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Brazil just ratified the Paris climate agreement. Here’s why that’s a really big deal

A village of indigenous Yanomami is seen during Brazil’s environmental agency operation earlier this spring against illegal gold mining on indigenous land, in the heart of the Amazon rainforest, in Roraima state, Brazil. (Reuters/Bruno Kelly)
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RIO DE JANEIRO–Brazil, the country that’s home to the largest tropical rainforest on Earth, ratified the Paris climate agreement Monday — making it the third-largest country for emissions, after the U.S. and China, to have done so.

“We are following a path Brazil started on long ago,” President Michel Temer said during a ceremony announcing the agreement in the capital Brasilia. “The climate issue is for the state. It is an obligation for all governments.”

Temer has only just succeeded Dilma Rousseff, who was impeached last month amid a massive corruption scandal in the country.

Brazil’s ratification is significant because in order for the climate agreement to enter into force, 55 separate countries, accounting for 55 percent of global emissions, must sign and then ratify or otherwise approve it. Currently, according to the World Resources Institute, 27 countries have done so, representing 39.08 percent of those emissions (this total does not include Brazil).

However, the majority of those are small countries that don’t contribute much global carbon pollution (though the total also includes a few moderate sized countries like Norway and Peru). And then there are the U.S. and China, which just joined the agreement and account for a whopping 38 percent.

Brazil, however, accounts for a very significant 2.48 percent of global emissions — making it the globe’s 7th highest emitter, and also a rather unique one in that so many of its emissions are due to deforestation of the Amazon, rather than the burning of fossil fuels.

“This should spur other countries to join and help galvanize global action,” said David Waskow, who directs the international climate initiative at the World Resources Institute.

The Brazilian government’s decision to ratify the agreement shows that on the environment issues, Temer wants continuity with his predecessor, Dilma Rousseff. He was Rousseff’s vice-president but the two are now bitter enemies.

Rousseff was removed from office last month after an eight-month impeachment process, ending 13 years of rule by her leftist Workers’ Party. She and her supporters have attacked the impeachment process as a parliamentary coup and Temer as a traitor who plotted against her.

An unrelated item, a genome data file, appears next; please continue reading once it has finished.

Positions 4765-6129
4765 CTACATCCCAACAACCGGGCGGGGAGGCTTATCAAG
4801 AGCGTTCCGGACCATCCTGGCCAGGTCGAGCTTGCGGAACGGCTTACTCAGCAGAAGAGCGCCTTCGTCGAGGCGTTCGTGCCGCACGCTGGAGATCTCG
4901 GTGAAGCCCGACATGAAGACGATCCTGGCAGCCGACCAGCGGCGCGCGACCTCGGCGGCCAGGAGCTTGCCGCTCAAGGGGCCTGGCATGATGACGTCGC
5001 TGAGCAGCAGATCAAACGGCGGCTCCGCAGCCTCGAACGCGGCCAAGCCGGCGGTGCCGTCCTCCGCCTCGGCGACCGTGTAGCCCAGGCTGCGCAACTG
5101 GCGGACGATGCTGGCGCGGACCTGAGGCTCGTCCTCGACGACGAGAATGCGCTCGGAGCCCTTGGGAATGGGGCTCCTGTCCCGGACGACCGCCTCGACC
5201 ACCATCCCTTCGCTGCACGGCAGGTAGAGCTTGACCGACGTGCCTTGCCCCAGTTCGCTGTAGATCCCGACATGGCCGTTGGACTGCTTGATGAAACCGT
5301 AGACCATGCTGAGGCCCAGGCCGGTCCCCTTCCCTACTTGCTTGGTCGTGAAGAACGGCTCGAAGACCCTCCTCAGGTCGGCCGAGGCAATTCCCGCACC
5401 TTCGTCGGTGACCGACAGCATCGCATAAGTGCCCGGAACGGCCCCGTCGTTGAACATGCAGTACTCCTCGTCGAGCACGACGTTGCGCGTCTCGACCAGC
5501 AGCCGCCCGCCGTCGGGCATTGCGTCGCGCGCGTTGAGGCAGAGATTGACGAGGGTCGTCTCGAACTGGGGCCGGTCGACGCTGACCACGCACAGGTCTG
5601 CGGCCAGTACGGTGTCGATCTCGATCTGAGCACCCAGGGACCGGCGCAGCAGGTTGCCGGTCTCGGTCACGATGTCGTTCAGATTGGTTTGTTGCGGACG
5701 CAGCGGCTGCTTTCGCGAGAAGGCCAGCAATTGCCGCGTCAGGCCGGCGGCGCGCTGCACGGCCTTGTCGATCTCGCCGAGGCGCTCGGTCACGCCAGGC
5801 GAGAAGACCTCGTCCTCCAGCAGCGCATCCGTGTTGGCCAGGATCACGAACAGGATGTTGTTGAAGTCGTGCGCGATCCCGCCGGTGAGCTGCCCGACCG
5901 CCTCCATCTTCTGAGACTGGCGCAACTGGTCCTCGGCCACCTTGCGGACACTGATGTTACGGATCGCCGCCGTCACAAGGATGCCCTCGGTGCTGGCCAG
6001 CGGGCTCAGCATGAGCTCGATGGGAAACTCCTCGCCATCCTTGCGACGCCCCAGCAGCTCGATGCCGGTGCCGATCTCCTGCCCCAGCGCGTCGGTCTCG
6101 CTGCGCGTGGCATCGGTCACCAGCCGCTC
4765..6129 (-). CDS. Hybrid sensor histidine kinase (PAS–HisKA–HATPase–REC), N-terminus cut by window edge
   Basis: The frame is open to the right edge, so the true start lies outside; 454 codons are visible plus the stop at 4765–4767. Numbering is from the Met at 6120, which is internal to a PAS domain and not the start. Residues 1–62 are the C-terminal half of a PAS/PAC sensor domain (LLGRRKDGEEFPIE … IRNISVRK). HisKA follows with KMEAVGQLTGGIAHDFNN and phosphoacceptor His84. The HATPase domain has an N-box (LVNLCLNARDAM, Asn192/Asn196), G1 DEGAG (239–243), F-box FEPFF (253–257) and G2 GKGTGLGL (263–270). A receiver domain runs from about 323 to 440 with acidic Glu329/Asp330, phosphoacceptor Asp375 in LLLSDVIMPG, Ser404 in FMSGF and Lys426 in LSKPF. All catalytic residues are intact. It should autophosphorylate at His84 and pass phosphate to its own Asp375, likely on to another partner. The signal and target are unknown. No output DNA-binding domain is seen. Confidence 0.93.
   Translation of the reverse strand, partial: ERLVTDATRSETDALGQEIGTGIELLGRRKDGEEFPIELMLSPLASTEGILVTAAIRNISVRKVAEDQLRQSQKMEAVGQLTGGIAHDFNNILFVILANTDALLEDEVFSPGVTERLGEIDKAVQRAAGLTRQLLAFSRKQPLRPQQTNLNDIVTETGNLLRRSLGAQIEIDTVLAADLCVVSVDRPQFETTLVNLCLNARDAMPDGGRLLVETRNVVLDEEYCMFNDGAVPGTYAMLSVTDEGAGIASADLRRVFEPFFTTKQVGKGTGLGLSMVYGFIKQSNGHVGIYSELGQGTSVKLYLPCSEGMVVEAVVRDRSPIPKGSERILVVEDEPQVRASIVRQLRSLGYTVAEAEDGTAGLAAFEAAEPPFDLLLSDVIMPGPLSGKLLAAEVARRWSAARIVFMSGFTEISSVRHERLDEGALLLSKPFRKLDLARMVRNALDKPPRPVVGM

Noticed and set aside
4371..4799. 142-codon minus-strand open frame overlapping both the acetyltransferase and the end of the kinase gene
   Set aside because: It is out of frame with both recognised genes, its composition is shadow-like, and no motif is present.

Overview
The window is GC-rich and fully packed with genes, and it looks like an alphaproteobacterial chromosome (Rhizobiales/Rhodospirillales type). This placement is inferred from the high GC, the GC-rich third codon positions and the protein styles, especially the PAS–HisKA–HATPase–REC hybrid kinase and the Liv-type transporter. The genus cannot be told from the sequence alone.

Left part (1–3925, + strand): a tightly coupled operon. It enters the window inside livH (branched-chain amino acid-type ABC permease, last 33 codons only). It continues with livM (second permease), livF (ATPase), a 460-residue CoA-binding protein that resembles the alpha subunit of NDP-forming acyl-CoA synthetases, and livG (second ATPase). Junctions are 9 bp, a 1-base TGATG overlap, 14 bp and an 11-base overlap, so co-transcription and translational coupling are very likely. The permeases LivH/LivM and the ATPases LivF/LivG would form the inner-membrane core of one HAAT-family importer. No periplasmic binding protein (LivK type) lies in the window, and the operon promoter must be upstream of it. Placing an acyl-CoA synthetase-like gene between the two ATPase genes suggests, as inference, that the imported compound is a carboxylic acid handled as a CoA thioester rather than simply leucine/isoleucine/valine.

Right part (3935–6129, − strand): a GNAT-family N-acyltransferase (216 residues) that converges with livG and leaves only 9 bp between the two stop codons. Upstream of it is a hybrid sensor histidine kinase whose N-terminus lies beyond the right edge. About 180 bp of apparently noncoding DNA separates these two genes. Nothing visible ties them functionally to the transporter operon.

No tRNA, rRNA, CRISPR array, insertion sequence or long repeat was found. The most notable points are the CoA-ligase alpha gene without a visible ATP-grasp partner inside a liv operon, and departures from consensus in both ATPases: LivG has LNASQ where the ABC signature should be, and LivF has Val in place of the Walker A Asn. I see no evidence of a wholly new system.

In a speech in June 2015 during a U.S. visit, Rousseff said Brazil aimed to reach zero illegal deforestation by 2030 and restore 12 million hectares, or 46,332 square miles, of its forests — about the size of England — by 2030. Some environmentalists said then that these promises did not go far enough.

The country has reduced deforestation by 80 percent since 2004 — but significant portions of the vast Amazon rain forest are disappearing every year, and after a steady decline in deforestation rates from 2005 onwards, deforestation rose in both 2013 and 2015.

Since taking over as interim president in May, Temer has moved Brazil’s government to the right with plans for austerity measures and ambitions to get its stumbling economy out of a deep recession and back into growth. A bill that aims to free up rigorous and lengthy environmental licensing procedures had led to fears that Brazil would roll back protection of its vast forests.

The bill is still being discussed in the Brazilian congress. But in ratifying the Paris agreement Brazil has made a step forward and committed to cut greenhouse effect gas emissions in 37 percent by 2025, with a possible 43 percent reduction by 2030, compared to 2005 levels. The country first presented its commitment in September last year. Under the Paris agreement, every country must submit, and regularly update, its plans for reducing its emissions.

“Signing the Paris Agreement will help the country’s development by guiding growth without damaging the environment,” Brazil’s Environment Minister, José Sarney Filho, said at the ratification ceremony Monday.

Foreign Minister José Serra said the Paris climate agreement created a milestone for efforts to reduce climate change.

“Few international instruments have had such widespread support,” Serra said.

The only remaining countries that emit more than Brazil, but have not yet ratified, are Russia (7.5 percent of emissions), India (4.1 percent), Japan (3.79 percent), and Germany (2.56). If all four of those countries also ratified this year, the agreement would easily enter into force.

But other countries could also contribute to tipping the world into an officially active Paris regime, including Canada (1.95 percent), South Korea (1.85 percent), Mexico (1.7 percent), the U.K. (1.55 percent), Indonesia (1.49 percent), South Africa (1.46 percent) and Australia (1.46 percent).

Ban Ki-moon, secretary general of the United Nations, has called world leaders to the U.N. headquarters on the 21st of this month for a ratification ceremony for the Paris agreement. Some 175 have already signed, and along with the recent move by the U.S. and China, Brazil’s move just considerably increased the likelihood that there will be something to celebrate.

“It’s an important signal, and continues the momentum going into next week in New York,” said Alden Meyer, director of strategy and policy at the Union of Concerned Scientists.

Staff writer Phillips contributed to this report from Rio de Janeiro; Chris Mooney from Washington.